While supporting multiple applications there could be many interesting use-cases, to mitigate the friction of duplicate/similar messages being sent from those child applications, you should add a parameter to the message that will indicate where it came from, it will help you differentiate the applications from one another.

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// Child
window.parent.postMessage({ applicationType: ApplicationType.CHAT }, "*");
// -----------------------------------------------------------------------
const AllowedOrigins = ["https://chat.com", "https://blog.com"];
// Parent
window.addEventListener("message", (event: MessageEvent) => {
// Whitelist of origins.
if (AllowedOrigins.includes(event.origin)) {
console.log("Incorrect Origin");
return;
}
const message = _.get(event, "data");
const applicationType = _.get(data, "applicationType");
if (applicationType === AppTypes.CHAT) {
// Handle chat app messages.
}
// add other if statements for supported applications.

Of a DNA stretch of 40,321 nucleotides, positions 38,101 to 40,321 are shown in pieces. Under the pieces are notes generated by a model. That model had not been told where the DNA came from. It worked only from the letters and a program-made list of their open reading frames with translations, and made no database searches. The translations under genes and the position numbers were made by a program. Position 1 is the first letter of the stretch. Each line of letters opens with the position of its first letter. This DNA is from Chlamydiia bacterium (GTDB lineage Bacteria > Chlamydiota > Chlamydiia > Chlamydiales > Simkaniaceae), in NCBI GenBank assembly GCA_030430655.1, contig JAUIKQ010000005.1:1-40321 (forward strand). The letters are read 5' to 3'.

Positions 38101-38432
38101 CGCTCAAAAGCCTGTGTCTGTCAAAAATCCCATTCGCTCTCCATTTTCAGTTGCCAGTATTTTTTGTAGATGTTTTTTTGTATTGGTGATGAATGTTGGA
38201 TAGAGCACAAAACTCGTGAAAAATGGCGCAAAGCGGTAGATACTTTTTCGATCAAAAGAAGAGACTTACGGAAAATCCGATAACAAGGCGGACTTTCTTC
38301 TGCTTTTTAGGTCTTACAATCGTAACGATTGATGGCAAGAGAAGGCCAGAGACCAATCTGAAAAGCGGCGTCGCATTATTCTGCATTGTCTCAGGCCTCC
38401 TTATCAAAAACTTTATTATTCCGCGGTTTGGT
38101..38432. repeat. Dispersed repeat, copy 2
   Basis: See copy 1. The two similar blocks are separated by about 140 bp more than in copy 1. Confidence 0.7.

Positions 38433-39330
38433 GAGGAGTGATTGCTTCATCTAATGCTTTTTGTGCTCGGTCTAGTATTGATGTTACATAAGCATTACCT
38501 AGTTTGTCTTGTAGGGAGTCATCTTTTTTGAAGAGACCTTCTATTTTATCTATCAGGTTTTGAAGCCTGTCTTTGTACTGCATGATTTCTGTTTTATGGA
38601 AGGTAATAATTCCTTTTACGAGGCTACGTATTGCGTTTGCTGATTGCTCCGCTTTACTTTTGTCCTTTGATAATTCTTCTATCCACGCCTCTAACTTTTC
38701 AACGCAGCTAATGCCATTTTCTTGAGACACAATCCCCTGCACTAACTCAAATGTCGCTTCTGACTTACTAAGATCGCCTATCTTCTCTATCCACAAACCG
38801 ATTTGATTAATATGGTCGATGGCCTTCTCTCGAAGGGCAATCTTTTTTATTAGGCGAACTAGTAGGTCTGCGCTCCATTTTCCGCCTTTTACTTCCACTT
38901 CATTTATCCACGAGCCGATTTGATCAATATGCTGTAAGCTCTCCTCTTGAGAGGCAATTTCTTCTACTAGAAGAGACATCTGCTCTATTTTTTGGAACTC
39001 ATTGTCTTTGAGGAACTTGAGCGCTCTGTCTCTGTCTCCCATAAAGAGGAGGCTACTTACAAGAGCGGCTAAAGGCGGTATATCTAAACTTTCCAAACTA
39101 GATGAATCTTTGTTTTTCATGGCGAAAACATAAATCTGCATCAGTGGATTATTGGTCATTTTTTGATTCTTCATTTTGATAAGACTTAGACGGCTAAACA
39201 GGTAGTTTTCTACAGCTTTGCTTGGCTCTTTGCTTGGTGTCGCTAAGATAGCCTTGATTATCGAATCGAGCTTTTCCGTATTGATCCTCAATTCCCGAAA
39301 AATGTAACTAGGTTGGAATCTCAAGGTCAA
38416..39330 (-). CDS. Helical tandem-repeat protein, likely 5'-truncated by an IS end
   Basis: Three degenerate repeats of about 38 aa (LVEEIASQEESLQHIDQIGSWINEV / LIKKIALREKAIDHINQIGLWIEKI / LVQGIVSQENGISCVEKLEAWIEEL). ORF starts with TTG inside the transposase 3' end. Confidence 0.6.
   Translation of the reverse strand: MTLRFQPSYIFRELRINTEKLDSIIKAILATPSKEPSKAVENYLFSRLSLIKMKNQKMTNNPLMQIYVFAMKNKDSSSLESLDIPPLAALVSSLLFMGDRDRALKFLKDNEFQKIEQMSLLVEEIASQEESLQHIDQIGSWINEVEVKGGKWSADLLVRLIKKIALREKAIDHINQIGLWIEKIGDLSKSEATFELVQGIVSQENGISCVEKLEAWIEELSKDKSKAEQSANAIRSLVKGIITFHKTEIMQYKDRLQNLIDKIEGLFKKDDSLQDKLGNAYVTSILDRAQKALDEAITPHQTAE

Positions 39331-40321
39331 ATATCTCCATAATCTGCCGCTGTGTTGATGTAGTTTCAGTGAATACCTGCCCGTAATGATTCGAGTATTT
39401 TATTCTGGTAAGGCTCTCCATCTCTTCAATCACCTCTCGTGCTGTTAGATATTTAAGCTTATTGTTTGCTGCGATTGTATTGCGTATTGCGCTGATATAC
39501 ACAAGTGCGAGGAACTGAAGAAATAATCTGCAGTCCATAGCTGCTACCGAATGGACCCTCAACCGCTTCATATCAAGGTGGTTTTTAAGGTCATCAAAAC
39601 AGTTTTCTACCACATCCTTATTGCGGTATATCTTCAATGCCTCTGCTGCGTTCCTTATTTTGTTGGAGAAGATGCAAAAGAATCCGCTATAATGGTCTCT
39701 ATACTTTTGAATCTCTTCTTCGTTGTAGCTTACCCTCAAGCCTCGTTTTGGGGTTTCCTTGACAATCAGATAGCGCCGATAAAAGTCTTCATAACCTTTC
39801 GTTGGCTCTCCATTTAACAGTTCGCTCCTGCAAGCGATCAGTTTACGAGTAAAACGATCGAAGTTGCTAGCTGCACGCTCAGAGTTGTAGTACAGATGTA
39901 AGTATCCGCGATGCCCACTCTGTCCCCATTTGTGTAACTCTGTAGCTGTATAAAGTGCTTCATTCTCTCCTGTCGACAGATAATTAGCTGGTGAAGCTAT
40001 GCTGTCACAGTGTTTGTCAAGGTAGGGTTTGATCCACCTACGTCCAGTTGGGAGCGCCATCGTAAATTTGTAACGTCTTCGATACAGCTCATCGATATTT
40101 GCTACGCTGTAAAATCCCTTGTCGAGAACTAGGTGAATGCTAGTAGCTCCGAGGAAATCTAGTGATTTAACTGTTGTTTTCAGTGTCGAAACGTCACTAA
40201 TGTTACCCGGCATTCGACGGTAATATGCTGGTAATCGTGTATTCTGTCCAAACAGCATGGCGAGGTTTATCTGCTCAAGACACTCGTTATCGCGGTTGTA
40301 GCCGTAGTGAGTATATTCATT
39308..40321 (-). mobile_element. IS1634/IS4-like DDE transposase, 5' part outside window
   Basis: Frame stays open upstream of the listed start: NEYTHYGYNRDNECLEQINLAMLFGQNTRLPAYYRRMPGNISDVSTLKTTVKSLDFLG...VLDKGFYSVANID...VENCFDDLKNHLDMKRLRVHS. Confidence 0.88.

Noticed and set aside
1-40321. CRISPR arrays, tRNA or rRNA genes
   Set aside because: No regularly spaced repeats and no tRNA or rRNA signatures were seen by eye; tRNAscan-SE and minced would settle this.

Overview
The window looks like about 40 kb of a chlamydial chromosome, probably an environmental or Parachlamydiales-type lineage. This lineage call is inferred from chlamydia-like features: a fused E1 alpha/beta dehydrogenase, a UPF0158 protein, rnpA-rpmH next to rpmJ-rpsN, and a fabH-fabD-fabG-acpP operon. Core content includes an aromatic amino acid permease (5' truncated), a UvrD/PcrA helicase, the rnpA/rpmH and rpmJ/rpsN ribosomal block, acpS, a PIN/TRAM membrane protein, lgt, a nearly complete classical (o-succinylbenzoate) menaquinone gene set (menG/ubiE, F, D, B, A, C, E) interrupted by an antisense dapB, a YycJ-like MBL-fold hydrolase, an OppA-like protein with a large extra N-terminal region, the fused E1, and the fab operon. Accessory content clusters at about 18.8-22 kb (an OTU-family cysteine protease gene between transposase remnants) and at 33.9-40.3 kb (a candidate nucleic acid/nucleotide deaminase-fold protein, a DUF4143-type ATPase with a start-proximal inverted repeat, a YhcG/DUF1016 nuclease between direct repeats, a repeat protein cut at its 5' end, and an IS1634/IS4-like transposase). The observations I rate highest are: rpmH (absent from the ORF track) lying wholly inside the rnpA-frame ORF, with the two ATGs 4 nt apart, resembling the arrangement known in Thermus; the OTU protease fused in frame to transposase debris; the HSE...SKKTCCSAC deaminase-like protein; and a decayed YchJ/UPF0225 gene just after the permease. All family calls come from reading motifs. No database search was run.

});

Routing Child SPAs

When you work with Single Page Applications one of your main objectives is toload the applications only once and then never refresh them, all the routing happens internally using a router.

When serving a SPA from an iframe you will need to make sure:

  • The SPA's router handles the navigation.
  • The application serving the iframe is making sure the iframe is always mounted, I call this "Always On Behavior" and it's discussed at the end of the article.

From here on, I will be showing a real example of how to route a SPA inside an iframe, and the many use-cases I've encountered.